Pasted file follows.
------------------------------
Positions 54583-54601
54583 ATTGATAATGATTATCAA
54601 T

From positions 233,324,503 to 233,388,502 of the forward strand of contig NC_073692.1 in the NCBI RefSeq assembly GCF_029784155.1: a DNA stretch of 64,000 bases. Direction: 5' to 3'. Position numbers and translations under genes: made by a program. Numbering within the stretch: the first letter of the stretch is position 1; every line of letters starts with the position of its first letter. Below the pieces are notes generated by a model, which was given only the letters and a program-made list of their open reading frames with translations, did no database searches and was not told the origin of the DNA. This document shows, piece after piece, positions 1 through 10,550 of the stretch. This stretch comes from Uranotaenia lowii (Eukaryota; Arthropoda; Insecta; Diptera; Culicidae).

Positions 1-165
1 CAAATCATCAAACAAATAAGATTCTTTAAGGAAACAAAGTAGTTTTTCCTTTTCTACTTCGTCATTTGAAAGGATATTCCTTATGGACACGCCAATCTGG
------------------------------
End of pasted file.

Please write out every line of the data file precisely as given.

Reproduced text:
Positions 54583-54601
54583 ATTGATAATGATTATCAA
54601 T

From positions 233,324,503 to 233,388,502 of the forward strand of contig NC_073692.1 in the NCBI RefSeq assembly GCF_029784155.1: a DNA stretch of 64,000 bases. Direction: 5' to 3'. Position numbers and translations under genes: made by a program. Numbering within the stretch: the first letter of the stretch is position 1; every line of letters starts with the position of its first letter. Below the pieces are notes generated by a model, which was given only the letters and a program-made list of their open reading frames with translations, did no database searches and was not told the origin of the DNA. This document shows, piece after piece, positions 1 through 10,550 of the stretch. This stretch comes from Uranotaenia lowii (Eukaryota; Arthropoda; Insecta; Diptera; Culicidae).

Positions 1-165
1 CAAATCATCAAACAAATAAGATTCTTTAAGGAAACAAAGTAGTTTTTCCTTTTCTACTTCGTCATTTGAAAGGATATTCCTTATGGACACGCCAATCTGG